Tuesday, February 27, 2007

Training Schedule

The training plan below is listed in miles per day, and was adapted from a century training schedule from Bicycling Magazine. It is based on the target of completing the MS150 at the end of 10 weeks of training. One modification you might make is to increase the mileage on Sunday, to get used to doing 2 consecutive long days. 1) Take a rest day—here it is on Thursday, but you can adjust to meet your personal schedule. 2) Try to ride most days of the week - especially getting closer to the ride date. 3) Don’t increase your weekly total more than 10-12%. To do so risks injury. 4) “EASY” means relax. This is a recovery period for your body. 5) “BRISK” means 2-3 miles per hour faster than your target speed for the ride 6) “PACE” means your target speed for the day of the MS150 7) The big mileage days on Saturday are critical to the program. It doesn’t have to be on Saturday, but they should be more than 4 days apart, and once a week. Program to help you ''comfortably' complete the MS150

More Training Tips
Intensity: Alternate hard days with easy days. Allow your body to recover from the hard efforts. On hard days you may only ride half the distance you would ride on an easy day. Alternating intensity not only allows you to be able to sustain hard efforts (like riding all day into a headwind), but also changes the monotony of riding the same speed/distance day in and day out.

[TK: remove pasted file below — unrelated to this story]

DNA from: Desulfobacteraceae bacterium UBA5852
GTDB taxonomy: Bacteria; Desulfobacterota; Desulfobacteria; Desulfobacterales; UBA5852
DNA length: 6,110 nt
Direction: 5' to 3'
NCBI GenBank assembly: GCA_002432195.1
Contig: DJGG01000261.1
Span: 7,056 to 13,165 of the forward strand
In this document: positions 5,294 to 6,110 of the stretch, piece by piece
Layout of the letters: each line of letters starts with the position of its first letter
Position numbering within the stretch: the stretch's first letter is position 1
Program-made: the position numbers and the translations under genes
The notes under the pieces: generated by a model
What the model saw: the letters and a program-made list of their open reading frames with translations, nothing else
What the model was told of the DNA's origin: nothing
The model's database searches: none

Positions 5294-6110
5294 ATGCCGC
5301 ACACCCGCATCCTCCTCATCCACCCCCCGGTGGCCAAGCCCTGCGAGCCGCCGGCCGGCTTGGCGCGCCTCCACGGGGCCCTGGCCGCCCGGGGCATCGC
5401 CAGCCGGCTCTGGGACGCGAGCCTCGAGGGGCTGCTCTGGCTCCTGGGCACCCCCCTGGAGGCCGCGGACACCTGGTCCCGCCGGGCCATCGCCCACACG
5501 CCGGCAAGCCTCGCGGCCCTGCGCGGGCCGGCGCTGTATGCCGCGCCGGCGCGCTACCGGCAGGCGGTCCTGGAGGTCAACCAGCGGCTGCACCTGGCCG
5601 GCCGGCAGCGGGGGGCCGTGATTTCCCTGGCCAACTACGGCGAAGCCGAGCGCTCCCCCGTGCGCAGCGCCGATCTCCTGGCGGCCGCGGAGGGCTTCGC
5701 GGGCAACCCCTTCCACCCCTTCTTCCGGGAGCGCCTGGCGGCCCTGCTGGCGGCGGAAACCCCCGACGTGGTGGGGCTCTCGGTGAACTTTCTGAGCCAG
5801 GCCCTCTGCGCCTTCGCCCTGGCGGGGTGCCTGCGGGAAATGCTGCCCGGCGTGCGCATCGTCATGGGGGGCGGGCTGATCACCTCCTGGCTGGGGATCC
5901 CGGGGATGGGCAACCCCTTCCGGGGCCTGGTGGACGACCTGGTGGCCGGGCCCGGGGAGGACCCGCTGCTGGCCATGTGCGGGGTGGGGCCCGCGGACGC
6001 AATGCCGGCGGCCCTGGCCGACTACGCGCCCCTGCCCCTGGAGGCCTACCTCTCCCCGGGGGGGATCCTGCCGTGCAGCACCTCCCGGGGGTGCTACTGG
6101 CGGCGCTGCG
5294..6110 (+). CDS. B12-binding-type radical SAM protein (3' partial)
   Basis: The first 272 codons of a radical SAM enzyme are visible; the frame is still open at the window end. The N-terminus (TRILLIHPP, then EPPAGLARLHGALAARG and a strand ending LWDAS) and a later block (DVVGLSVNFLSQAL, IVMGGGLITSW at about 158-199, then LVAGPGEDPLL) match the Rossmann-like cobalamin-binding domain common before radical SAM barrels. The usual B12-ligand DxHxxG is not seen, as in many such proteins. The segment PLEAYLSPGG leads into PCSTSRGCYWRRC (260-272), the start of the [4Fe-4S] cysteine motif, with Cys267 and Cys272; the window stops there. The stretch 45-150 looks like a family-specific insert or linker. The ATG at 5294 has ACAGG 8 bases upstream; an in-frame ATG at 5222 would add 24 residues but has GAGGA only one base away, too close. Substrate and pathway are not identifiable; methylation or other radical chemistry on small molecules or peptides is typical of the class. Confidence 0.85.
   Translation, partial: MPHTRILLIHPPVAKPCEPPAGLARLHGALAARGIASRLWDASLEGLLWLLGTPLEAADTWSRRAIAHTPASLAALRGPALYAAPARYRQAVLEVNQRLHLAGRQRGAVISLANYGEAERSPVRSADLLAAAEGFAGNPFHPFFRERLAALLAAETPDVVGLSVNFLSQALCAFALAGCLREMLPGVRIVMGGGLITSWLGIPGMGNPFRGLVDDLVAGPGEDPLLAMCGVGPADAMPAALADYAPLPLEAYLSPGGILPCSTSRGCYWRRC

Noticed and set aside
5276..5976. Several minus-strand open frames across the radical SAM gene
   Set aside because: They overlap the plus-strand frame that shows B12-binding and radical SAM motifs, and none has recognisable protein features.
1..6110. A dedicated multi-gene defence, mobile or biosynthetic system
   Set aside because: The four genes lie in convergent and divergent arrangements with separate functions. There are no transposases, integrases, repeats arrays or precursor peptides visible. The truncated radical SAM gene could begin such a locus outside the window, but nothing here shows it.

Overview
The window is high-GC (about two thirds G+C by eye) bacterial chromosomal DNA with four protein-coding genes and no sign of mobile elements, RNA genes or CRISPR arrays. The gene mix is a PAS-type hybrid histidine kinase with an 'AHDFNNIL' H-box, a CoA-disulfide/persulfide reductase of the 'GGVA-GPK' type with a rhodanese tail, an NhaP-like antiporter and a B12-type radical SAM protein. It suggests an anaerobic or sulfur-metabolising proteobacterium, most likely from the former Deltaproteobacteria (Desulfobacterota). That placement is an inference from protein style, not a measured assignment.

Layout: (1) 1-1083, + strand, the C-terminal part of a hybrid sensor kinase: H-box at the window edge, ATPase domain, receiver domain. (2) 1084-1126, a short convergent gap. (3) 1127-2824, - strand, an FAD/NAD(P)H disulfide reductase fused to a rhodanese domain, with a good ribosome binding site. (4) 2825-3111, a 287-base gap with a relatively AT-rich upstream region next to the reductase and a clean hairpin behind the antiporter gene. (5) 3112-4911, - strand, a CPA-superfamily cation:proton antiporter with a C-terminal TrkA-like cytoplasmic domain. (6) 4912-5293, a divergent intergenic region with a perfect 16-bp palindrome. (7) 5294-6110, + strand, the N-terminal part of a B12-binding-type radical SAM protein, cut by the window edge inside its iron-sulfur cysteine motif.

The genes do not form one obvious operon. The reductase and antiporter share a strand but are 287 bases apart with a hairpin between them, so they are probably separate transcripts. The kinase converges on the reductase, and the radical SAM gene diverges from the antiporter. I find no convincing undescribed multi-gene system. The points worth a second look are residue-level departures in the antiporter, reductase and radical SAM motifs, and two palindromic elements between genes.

Warm-up: Use the first few miles of every ride as a warm-up. Especially when it’s cool out, this will minimize the chances of injury. Many people make the mistake of pushing too hard early in the season when they are both not in shape and riding in cool/cold weather.

Stretching: Stretching before you ride can prevent injury, while stretching after you ride can aid the recovery process – especially on a two day ride. Stretch until you feel the pull, then back off slightly. Pain while stretching means you are overdoing it. Remember long (at least 30 seconds) and slow.

Find a Buddy or Two: Riding is MUCH more fund with a friend. It also adds to the safety and a buddy will be there to help out if you have a puncture or a mechanical problem.

Clothing: Don't under-dress for cool conditions. Dress in layers. Tendons and ligaments work best when warm. Wear leg warmers until it reaches about 60 F. It may look cool to have bare legs at 55 F, however you run the risk of injury. You can always take off layers if you are too hot, but can’t put them on if you find yourself too cold and didn’t bring them with you.

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